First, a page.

HOME |  CULT MOVIES | COMPETITIONS | ADVERTISE |  CONTACT US |  ABOUT US
 
 
Newest Reviews
Sorry to Bother You
Last Days, The
Man Who Killed Hitler and Then The Bigfoot, The
Being Frank: The Chris Sievey Story
Once Upon a Time in London
King Lear
Under the Silver Lake
Satan's Mistress
Border
Lemonade Joe
Earth Maiden Arjuna
Sons of Katie Elder, The
Soldier, The
Mr. Topaze
Aquaman
One, Two, Three
Bad Times at the El Royale
Caretaker, The
Old Man and the Gun, The
Song of Bernadette, The
Creed II
Anna and the Apocalypse
Return of the Hero
White Reindeer, The
Lizzie
Wicked, Wicked
Faces Places
Strange Woman, The
Ralph Breaks the Internet
Sky Bandits
Spider-Man: Into the Spider-Verse
Devil's Sword, The
Leprechaun Returns
Man in the Wilderness
Mug
Love Me Deadly
Look Away
J.C.
Filmworker
Sixty Glorious Years
   
 
Newest Articles
For Christ's Sake: Jesus Christ Superstar and The Last Temptation of Christ
Not In Front of the Children: Inappropriate Kids Movies
Deeper into Ozploitation: Next of Kin and Fair Game
Between the Wars: Babylon Berlin Series 1&2 on DVD
Hard Luck Story: Detour on Blu-ray
Oh, What Happened to You? The Likely Lads on Blu-ray
Killer Apps: The Rise of the Evil 60s Supercomputers
How 1970s Can You Get? Cliff Richard in Take Me High vs Never Too Young to Rock
A Perfect Engine, An Eating Machine: The Jaws Series
Phwoar, Missus! Sexytime for Hollywood
He-Maniacs: Ridiculous 80s Action
All's Welles That Ends Welles: Orson Welles Great Mysteries Volume 1 on DVD
Shut It! The Sweeney Double Bill: Two Blu-rays from Network
Network Sitcom Movie Double Bill: Till Death Us Do Part and Man About the House on Blu-ray
No, THIS Must Be the Place: True Stories on Blu-ray
   
 
  Boum, La Adolescent amourBuy this film here.
Year: 1980
Director: Claude Pinoteau
Stars: Sophie Marceau, Claude Brasseur, Brigitte Fossey, Denise Grey, Jean-Michel Dupois, Dominique Lavant, Bernard Giraudeau, Jacques Ardouin, Evelyne Bellego, Richard Bohringer, Jean-Claude Bouillaud, Micheline Bourday, Sheila O'Connor, Alexandra Gonin
Genre: Comedy, Romance
Rating:  6 (from 1 vote)
Review: Thirteen year old schoolgirl Vic (Sophie Marceau) starts a new school in Paris where her attention soon turns to boys. At a party, she meets Mathieu, and it is love at first sight. He seems to like Vic too but his cool behaviour at school the next day proves upsetting. Vic's parents, François (Claude Brasseur) and Françoise (Brigitte Fossey) are patient and understanding but preoccupied with their own relationship issues. So Vic turns to her liberal-minded grandmother, Poupette (Denise Grey) who contrives to bring her and Mathieu together during a stay in Deauville, despite knowing where this first fling will likely end.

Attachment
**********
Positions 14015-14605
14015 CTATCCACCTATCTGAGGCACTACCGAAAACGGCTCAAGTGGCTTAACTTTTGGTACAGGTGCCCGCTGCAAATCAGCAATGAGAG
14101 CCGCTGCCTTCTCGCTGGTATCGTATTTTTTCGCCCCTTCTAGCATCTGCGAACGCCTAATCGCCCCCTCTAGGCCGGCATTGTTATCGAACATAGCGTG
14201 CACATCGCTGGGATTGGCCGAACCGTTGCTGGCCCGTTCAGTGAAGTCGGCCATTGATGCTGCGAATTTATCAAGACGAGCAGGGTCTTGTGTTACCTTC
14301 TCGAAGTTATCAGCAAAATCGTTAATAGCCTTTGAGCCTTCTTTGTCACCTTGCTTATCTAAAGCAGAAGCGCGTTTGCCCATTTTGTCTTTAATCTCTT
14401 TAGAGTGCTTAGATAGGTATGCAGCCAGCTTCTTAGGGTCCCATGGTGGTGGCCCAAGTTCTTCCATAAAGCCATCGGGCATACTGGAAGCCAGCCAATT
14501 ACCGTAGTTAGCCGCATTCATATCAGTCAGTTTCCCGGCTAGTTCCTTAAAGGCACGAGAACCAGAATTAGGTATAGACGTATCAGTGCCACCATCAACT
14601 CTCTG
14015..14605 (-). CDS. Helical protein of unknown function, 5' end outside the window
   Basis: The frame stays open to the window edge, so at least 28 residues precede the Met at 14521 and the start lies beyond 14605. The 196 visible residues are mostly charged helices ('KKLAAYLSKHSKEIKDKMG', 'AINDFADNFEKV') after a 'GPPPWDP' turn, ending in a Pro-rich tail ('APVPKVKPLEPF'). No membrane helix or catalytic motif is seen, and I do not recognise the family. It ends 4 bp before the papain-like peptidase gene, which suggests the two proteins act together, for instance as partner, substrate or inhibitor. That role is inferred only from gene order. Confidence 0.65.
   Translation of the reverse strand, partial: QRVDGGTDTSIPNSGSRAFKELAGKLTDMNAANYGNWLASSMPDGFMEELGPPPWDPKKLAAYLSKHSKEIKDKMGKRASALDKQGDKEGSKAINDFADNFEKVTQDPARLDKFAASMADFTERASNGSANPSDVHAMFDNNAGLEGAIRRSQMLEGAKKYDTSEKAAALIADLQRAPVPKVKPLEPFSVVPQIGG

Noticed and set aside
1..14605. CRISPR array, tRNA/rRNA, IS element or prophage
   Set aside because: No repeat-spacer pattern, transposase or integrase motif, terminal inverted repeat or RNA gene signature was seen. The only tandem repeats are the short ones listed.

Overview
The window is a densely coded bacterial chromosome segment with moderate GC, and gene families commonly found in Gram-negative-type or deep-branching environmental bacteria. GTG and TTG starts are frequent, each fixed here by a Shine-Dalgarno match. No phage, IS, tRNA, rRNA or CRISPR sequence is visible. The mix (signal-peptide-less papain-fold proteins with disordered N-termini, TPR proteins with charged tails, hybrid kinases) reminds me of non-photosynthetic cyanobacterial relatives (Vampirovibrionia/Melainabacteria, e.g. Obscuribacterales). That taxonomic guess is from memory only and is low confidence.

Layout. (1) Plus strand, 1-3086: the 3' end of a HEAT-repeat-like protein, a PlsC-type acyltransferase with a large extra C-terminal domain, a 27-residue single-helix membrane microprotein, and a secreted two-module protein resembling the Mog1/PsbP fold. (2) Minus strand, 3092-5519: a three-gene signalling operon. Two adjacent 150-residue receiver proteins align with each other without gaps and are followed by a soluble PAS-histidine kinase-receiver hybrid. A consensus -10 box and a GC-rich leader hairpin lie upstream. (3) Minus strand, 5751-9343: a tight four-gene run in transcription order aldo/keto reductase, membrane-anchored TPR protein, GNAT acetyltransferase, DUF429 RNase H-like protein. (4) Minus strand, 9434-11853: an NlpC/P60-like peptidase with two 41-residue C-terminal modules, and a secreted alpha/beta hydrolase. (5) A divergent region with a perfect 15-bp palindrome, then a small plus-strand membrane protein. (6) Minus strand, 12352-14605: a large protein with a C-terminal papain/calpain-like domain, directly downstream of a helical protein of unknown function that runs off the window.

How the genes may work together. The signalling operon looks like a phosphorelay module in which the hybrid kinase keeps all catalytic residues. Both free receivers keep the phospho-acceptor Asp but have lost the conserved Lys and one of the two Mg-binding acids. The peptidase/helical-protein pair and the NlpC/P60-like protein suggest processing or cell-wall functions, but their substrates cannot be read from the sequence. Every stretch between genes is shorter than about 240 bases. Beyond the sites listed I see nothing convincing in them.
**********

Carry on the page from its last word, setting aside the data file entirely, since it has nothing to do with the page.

Though little known in England and the United States, La Boum was a smash hit across Europe and Asia establishing then-thirteen year old Sophie Marceau as a huge star. Long before choice roles in Braveheart (1995) and The World is Not Enough (1999) alerted the johnny-come-lately mainstream to Marceau's talent, French film-goers fell in love with her as cute, wide-eyed, puppy love-struck Vic Beretton. Viewed today the film comes across a fluffy, endearing but inconsequential offshoot from the strand of more profound French studies of adolescence that grew out of François Truffaut's The 400 Blows (1959) and Rene Clement's Forbidden Games (1952) which of course starred a young Brigitte Fossey. At the same time, La Boum's wryly affectionate portrayal of precocious youngsters at odds with their befuddled baby-boomer parents foreshadows millennial dramas like LOL (2008) which of course stars a mature Sophie Marceau as a concerned parent. See? It all came full circle.